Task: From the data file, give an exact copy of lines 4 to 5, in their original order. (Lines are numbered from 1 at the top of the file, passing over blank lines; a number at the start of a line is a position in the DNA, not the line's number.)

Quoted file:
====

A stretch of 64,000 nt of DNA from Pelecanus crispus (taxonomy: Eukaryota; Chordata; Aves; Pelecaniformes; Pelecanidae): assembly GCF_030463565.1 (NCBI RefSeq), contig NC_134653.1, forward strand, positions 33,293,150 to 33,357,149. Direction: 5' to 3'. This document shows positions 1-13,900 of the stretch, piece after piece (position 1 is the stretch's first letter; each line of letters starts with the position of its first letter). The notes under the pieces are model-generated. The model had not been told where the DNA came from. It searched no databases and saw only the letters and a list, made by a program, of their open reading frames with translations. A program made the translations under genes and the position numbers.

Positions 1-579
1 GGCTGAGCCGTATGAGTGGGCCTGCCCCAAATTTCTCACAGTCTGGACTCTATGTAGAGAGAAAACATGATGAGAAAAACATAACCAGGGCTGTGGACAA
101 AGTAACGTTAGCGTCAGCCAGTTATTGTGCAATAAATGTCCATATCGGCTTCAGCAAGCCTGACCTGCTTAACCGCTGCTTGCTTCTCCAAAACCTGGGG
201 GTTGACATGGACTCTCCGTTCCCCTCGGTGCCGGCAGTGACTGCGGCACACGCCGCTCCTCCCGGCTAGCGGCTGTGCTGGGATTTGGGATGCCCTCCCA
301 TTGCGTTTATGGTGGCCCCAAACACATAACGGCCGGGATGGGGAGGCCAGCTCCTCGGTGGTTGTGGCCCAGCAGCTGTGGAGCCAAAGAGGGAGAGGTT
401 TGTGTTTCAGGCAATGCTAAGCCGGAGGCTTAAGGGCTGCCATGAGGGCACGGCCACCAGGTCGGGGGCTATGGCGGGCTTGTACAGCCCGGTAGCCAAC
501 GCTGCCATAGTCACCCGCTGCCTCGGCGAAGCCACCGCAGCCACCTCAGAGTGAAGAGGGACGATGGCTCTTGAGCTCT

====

101 AGTAACGTTAGCGTCAGCCAGTTATTGTGCAATAAATGTCCATATCGGCTTCAGCAAGCCTGACCTGCTTAACCGCTGCTTGCTTCTCCAAAACCTGGGG
201 GTTGACATGGACTCTCCGTTCCCCTCGGTGCCGGCAGTGACTGCGGCACACGCCGCTCCTCCCGGCTAGCGGCTGTGCTGGGATTTGGGATGCCCTCCCA